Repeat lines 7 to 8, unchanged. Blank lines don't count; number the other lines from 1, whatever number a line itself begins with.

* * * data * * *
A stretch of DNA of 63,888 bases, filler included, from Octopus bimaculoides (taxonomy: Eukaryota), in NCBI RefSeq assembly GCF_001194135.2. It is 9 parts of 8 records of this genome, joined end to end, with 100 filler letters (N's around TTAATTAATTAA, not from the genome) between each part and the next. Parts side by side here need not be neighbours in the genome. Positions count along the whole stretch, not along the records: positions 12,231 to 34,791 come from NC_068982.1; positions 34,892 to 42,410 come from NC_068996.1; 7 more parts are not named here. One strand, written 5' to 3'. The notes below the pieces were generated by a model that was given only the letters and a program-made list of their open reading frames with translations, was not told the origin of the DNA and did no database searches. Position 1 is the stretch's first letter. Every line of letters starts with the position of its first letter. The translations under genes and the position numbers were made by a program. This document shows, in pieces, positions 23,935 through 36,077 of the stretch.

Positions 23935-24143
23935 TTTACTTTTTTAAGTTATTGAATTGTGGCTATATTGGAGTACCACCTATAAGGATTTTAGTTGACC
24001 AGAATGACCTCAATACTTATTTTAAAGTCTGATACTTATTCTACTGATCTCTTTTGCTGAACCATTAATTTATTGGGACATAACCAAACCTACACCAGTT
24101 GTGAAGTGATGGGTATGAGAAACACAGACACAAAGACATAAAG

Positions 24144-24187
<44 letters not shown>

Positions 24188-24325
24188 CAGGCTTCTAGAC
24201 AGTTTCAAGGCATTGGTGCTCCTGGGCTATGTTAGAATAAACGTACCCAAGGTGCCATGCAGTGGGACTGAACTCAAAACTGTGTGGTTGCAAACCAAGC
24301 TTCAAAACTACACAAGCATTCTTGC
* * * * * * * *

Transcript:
<44 letters not shown>

Positions 24188-24325